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I'm looking to use 4 of these 3.2V LiFePO4 batteries. I intend to have 2 pairs of 2 in series in parallel. So two 6.4V battery packs in parallel. Because my setup will be run off of this, it will also be easiest to recharge the batteries using the same setup. To accomplish this, I'm looking to charge all the batteries at once using this 6.4V LiFePO4 smart charger. From a simplistic standpoint, the resulting voltage should be correct and this should work fine. However, I know (from a previous question) that LiFePO4 battery chargers are a bit more complex then a basic voltage supply and check. Would the setup I've described work correctly? And in general, will a LiFePO4 smart charger be able to charge several batteries of the correct voltage at the same time so long as it doesn't try to charge them at too high an amperage? Or does a LiFePO4 battery also have a minimum amperage cutoff point to charge such that trying to charge more than one battery at a time will cause problems? Any other issues I didn't mention? Thank you much!

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It sounds like you're planning to create a 2×2 configuration of individual cells, which is a common configuration: 4 pack 6.4V lithium battery
(source: diytrade.com)

The 6.4V charger is designed for a pair of 3.2V cells in series, so you should be able to add as many parallel stacks of these as you like. They will simply take longer to charge.

At one of my previous jobs, we had a homemade 1.5kW battery that was made of 648 (yes, six hundred and forty eight) LiPoly 18650 cells: 24 supercells in series, each cell being 27 batteries in parallel. I do not recommend this setup. The cells within each supercell will charge evenly because they are in parallel, but the series cells do not. Here's an example of what the supercell charges looked like when we serviced the battery and each supercell was equally charged (ours were 3.7V min, 4.2V max):

Mission 456

As you can see, they mostly discharge and charge together -- you can see the point at which we plugged in the charger. A few testing days later, one of the cells began drifting apart:

Mission 546

Eventually, they look like this (what it looked like before servicing):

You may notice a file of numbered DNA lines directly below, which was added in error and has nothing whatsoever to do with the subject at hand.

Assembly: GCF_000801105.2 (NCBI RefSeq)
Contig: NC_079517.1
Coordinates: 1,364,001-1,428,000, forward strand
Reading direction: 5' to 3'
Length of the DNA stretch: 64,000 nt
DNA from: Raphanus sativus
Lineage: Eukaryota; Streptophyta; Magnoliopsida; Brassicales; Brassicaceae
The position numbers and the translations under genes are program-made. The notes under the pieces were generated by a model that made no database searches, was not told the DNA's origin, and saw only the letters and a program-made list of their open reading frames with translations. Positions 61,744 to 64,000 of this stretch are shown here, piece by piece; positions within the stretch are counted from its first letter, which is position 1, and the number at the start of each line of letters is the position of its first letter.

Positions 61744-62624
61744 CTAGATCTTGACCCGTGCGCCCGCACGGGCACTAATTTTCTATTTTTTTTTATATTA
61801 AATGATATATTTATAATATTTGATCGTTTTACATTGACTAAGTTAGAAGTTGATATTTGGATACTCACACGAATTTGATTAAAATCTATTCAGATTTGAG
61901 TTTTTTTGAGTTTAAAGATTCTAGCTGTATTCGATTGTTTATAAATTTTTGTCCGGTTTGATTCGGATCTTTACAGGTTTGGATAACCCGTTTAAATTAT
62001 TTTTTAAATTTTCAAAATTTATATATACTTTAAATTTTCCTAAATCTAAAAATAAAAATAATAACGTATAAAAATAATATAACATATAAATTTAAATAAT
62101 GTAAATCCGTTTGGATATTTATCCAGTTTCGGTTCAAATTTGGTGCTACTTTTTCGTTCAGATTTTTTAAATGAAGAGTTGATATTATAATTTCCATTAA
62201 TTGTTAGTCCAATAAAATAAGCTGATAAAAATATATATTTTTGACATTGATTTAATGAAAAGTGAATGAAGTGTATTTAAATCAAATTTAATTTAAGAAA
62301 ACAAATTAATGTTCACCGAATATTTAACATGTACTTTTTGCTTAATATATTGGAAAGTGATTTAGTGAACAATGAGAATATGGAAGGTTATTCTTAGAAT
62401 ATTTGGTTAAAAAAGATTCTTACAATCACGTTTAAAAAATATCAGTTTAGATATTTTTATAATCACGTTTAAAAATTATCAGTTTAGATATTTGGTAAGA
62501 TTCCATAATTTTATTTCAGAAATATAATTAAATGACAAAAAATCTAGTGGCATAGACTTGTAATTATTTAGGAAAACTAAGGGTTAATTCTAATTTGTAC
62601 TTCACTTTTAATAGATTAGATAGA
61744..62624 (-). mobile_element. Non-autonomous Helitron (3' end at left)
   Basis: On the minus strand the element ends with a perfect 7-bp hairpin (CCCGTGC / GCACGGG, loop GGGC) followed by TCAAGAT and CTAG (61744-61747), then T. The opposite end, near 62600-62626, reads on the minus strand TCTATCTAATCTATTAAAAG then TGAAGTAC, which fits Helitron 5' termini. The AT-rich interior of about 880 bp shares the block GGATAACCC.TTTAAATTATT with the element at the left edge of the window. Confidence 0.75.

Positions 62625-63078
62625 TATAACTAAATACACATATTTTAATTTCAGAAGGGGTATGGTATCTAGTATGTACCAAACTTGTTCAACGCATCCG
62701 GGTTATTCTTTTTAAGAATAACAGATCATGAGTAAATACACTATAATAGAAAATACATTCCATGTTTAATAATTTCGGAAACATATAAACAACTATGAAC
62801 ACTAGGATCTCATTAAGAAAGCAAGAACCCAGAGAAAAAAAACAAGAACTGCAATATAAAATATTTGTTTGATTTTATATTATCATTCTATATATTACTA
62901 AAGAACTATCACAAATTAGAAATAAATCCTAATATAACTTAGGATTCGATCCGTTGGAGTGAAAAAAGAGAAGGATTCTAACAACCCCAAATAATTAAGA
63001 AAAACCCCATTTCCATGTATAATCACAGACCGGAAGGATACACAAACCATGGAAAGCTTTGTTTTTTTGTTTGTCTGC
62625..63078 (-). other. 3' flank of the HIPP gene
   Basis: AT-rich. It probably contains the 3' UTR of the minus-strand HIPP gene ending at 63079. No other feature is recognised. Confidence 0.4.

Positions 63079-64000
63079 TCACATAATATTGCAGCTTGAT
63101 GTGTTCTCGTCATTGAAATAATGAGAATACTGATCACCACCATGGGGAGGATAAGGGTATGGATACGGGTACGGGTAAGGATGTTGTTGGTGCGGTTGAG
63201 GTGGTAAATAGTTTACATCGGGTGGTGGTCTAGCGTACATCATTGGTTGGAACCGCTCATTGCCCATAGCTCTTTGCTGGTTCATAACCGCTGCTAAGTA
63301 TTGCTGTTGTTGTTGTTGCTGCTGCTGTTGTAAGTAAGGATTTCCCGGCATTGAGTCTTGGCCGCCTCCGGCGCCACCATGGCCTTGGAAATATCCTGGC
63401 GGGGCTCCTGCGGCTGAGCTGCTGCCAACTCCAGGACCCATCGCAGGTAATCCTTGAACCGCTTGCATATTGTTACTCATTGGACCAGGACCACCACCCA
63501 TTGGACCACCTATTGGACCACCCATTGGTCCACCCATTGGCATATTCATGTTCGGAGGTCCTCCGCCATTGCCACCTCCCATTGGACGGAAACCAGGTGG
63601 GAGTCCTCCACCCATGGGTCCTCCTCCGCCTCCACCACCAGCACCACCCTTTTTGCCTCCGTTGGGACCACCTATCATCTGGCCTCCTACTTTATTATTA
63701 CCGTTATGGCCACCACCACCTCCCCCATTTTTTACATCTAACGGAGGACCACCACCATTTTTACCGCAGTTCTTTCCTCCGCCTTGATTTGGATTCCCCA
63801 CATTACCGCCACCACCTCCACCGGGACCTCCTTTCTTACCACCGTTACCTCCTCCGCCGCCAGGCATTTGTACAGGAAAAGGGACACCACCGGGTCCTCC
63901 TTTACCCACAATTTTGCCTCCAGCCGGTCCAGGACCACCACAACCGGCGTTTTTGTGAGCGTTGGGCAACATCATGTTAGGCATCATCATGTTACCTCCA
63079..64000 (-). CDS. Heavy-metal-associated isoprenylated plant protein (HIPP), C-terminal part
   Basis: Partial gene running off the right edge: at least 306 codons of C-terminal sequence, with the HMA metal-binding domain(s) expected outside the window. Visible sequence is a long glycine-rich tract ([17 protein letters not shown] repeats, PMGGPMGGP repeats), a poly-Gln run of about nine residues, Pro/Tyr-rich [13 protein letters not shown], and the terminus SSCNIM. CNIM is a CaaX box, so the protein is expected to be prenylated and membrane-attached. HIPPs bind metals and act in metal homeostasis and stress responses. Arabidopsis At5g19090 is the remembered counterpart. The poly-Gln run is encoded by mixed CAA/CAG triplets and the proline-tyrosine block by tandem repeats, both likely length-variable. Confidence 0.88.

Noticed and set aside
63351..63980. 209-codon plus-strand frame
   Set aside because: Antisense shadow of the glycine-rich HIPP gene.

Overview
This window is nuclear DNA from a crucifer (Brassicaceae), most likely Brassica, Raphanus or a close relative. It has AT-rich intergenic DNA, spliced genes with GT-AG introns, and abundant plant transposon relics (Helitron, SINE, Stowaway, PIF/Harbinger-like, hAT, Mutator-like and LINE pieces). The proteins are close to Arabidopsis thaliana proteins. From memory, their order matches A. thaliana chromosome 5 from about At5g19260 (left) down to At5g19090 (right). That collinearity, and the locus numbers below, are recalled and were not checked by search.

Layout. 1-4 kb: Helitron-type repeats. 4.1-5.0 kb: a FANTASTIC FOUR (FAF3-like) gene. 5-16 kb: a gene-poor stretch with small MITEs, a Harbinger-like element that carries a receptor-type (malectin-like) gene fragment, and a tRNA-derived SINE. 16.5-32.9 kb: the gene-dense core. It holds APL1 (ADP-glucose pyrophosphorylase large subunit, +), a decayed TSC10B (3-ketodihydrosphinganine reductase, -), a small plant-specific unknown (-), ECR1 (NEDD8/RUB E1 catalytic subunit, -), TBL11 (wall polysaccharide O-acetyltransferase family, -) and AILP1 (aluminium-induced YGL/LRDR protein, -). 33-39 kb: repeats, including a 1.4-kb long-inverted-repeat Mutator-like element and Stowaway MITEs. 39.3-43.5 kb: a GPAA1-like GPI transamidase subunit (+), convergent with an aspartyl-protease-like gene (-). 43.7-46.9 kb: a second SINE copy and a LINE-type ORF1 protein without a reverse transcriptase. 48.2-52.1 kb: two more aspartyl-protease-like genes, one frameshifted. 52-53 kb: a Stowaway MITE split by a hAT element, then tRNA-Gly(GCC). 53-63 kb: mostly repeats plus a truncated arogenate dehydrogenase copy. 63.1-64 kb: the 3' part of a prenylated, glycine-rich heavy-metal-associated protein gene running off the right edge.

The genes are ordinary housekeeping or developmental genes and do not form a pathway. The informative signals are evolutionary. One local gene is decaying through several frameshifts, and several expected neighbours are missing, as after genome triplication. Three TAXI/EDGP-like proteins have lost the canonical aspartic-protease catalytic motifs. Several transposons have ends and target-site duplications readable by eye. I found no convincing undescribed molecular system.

Mission 394

The moral of the story is that using many cells in series doesn't guarantee even charging, because each cell has a slightly different capacity. Using cells in parallel is better because it keeps their voltages equal.

For your particular case: if you don't charge all 4 cells in parallel, make sure that you monitor the voltage of each set of cells in the series -- one parallel pair will have a higher voltage than the other parallel pair. Don't discharge them below the minimum rated voltage of the low pair, and don't charge them above the maximum rated voltage of the higher pair. The difference in voltage between the two sets of cells will impact your available operating time, so it will make sense to manually balance the voltages (using 3.2V parallel charging) every so often.

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  • $\begingroup$ So just to double check, based on what you're saying, a regular 3.2V smart charger (such as this) will not have any problem charging the 4 batteries at the same time if they are all in parallel? $\endgroup$ – golmschenk Mar 7 '13 at 22:47
  • $\begingroup$ Correct. You can safely charge $n$ batteries in parallel, and they will all charge at $1/n$ the rate. Note that initially connecting the batteries in parallel can be mildly unsafe if their voltages are not roughly equal -- you'll be creating a short circuit from the higher-charged battery to the lower-charged battery. You can prevent that by using current-limiting resistors in the appropriate places. $\endgroup$ – Ian Mar 8 '13 at 19:31
  • $\begingroup$ To answer the question that I think you're getting at: "is there a minimum safe charging current?" -- no. You can cause damage by charging with too much current, but not with too little current. $\endgroup$ – Ian Mar 8 '13 at 19:34
  • $\begingroup$ Yes, I was looking for the information in both those comments. Great, and thank you. $\endgroup$ – golmschenk Mar 8 '13 at 20:03
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Basically for charging LiPo/LiFe, you will need charger with balancer which measure each cell voltage level, as they tend to overheat or get damaged or even burst into a flame when handling carelessly. Lipo/life doesn't like trickle charge as NiMh or NiCd and also you will need constant current output at different voltage levels. But there are smart chargers that can handle this. I guess you will need to connect all 4 cells to balancer as they are separated battery packs...

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  • $\begingroup$ Welcome to robotics Gossamer. A partial answer is still an answer, and there is useful information here. If you carry on you will have the rep for commenting soon enough. $\endgroup$ – Mark Booth Mar 5 '13 at 11:19
  • $\begingroup$ Yes, it is only a part of the information I needed, as Mark said, there is useful information. $\endgroup$ – golmschenk Mar 7 '13 at 22:34
  • $\begingroup$ How do you use charge with balancer when i have yet to see a LifePo4 pack with the tabs to balance. $\endgroup$ – mike01010 Oct 29 '13 at 17:22

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